As Denver Community Grieves Loss Of 9-Year-Old, Work Continues To Prevent Youth Suicide

Aug 30, 2018

The suicide of nine-year-old Jamel Myles has put a spotlight on the growing number of youth suicides. Myles was a Denver elementary school student who had just started a new year of classes. His mother told The Denver Post he recently came out as gay and was being bullied at school.

While death for kids under the age of 14 is relatively rare, data from Colorado’s Department of Public Health and Environment shows suicide is the leading cause of death of kids between ages 10 and 14 in the state.

As KUNC has reported , the state is devoting resources to preventing student suicide. In the last year Colorado created a position to work specifically on the issue of youth suicide. Lena Heilmann holds that job, and she spoke with KUNC’s Kyra Buckley.

 


Interview Highlights

Kyra Buckley, KUNC: Do we know the factors behind the growing number of suicides?

Lena Heilmann, Colorado Department of Public Health and Environment: Suicide is a very complex issue. There are always many factors that lead to suicide. With our youth numbers, we know that the numbers there are complex as well. Multiple factors can contribute, too -- “I am a young person having thoughts of suicide, attempting suicide, or going on to die by suicide.”

"Communities are resilient and can provide resources and support for individuals for whatever they're facing," Lena Heilmann, Colorado's Youth Suicide Prevention Coordinator.
Credit Lena Heilmann

These numbers can be a little bit more challenging for LGBTQ youth because LGBTQ youth might be facing additional stressors, which could include bullying or discrimination or lack of resources.

Buckley: How is Colorado working to address bullying?

Heilmann: Here at the Colorado Department of Public Health and Environment we do work on lots of different approaches to preventing injury and violence, including bullying. But on a broader level what we really want is to make sure that people in Colorado feel connected to their communities that they have trusted people that they can go to when they're struggling with whatever it is. Communities are resilient and can provide resources and support for individuals for whatever they're facing. For youth, it’s particularly important to feel connected to a trusted adult.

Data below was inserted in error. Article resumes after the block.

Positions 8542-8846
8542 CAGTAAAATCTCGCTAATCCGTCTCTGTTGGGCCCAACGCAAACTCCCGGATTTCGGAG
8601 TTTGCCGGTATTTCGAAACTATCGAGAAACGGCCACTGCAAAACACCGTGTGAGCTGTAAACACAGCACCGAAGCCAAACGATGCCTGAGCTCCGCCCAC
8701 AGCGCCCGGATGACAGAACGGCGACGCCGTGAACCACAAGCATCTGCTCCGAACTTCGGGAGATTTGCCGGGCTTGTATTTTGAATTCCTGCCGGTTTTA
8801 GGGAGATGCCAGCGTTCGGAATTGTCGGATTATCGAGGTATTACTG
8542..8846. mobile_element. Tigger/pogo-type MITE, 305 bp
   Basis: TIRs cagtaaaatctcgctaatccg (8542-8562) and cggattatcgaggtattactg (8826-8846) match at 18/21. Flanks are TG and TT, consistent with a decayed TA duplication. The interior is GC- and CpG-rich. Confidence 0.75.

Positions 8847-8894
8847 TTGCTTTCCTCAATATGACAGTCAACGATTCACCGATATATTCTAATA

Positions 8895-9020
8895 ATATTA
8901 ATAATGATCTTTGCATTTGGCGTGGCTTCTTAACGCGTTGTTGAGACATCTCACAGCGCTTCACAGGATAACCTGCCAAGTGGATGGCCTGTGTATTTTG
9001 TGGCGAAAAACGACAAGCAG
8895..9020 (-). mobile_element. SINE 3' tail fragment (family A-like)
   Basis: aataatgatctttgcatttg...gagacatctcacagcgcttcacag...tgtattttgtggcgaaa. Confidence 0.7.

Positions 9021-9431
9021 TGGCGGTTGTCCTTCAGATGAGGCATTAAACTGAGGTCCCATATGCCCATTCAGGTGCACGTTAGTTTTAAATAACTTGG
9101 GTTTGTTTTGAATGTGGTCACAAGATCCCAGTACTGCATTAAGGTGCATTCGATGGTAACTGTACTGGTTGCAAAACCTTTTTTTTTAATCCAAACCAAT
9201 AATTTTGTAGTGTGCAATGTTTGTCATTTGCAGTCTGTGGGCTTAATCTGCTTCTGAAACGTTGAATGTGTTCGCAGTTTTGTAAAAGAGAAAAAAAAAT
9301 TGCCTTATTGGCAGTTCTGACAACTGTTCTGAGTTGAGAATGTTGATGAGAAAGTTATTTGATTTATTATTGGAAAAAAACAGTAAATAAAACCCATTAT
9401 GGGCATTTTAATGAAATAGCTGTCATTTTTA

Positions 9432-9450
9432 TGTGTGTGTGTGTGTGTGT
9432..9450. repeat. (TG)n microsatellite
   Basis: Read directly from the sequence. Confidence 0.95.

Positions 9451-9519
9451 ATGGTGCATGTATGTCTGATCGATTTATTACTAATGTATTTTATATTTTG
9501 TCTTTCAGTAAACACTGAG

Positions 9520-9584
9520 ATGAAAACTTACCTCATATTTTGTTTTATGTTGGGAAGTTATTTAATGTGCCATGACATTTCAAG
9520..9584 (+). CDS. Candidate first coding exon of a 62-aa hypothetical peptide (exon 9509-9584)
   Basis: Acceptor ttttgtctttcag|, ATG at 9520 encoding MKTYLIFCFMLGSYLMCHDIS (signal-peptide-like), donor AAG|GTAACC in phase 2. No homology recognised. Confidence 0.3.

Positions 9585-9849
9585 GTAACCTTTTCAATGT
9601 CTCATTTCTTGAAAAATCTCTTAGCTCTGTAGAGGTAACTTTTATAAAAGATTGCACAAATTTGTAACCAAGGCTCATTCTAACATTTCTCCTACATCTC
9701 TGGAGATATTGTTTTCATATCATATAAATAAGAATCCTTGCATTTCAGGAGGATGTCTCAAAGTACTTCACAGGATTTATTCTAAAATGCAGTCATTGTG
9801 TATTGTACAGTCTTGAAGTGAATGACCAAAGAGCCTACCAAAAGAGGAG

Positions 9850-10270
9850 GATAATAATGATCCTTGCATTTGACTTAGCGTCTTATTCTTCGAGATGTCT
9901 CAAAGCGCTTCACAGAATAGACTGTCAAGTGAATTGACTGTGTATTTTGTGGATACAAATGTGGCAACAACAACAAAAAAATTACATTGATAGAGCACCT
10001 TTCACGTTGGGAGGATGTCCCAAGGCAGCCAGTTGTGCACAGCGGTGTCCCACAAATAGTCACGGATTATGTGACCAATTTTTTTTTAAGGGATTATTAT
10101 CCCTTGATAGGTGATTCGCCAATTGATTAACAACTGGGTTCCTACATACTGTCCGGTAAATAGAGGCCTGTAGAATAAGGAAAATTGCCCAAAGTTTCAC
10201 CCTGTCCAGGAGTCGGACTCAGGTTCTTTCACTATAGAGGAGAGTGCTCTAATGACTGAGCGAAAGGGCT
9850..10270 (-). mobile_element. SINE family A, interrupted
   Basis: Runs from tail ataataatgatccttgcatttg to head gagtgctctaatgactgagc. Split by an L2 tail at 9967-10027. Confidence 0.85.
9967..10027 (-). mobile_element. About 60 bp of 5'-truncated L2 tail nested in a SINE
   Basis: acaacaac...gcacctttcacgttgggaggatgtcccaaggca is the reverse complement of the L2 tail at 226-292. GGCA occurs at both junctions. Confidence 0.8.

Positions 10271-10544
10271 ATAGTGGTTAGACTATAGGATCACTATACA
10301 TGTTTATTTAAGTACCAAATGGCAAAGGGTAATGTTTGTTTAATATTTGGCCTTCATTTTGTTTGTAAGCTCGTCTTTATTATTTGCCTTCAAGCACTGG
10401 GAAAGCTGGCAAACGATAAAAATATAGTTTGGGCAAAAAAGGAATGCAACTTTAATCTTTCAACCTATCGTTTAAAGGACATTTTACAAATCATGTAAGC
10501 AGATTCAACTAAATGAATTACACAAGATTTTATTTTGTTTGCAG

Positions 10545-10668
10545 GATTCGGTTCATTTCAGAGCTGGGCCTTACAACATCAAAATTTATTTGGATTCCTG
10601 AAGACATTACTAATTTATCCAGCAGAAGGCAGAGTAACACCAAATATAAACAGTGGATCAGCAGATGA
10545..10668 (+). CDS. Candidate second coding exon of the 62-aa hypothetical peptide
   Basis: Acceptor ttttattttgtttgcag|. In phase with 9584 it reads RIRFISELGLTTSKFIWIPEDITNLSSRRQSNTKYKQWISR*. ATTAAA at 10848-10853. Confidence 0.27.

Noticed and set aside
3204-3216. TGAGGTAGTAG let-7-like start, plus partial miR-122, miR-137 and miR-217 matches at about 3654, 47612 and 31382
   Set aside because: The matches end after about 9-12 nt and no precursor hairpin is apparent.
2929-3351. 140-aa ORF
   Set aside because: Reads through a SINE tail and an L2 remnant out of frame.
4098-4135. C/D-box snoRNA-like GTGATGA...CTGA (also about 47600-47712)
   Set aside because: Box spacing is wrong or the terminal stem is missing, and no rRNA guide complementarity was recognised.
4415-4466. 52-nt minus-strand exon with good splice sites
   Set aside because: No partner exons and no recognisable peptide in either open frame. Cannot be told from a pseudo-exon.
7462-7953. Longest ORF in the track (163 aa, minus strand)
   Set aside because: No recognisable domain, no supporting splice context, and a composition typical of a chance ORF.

Buckley: Is there anything that’s sometimes left out of the conversation?

Heilmann: I think it's really important to point out that although suicide is a leading cause of death in America, there are so many people who have lived through thoughts of suicide, suicidal behaviors and suicide attempts who do not die by suicide. Their stories are stories of hope and resiliency and struggles and coming out on the other side. Showcasing some of those stories of people who've been through those really hard times, and have used resources, whether they're professional resources or their communities or their loved ones, to come out of it and to lead lives of recovery -- those are the stories that are also important to be hearing.

 

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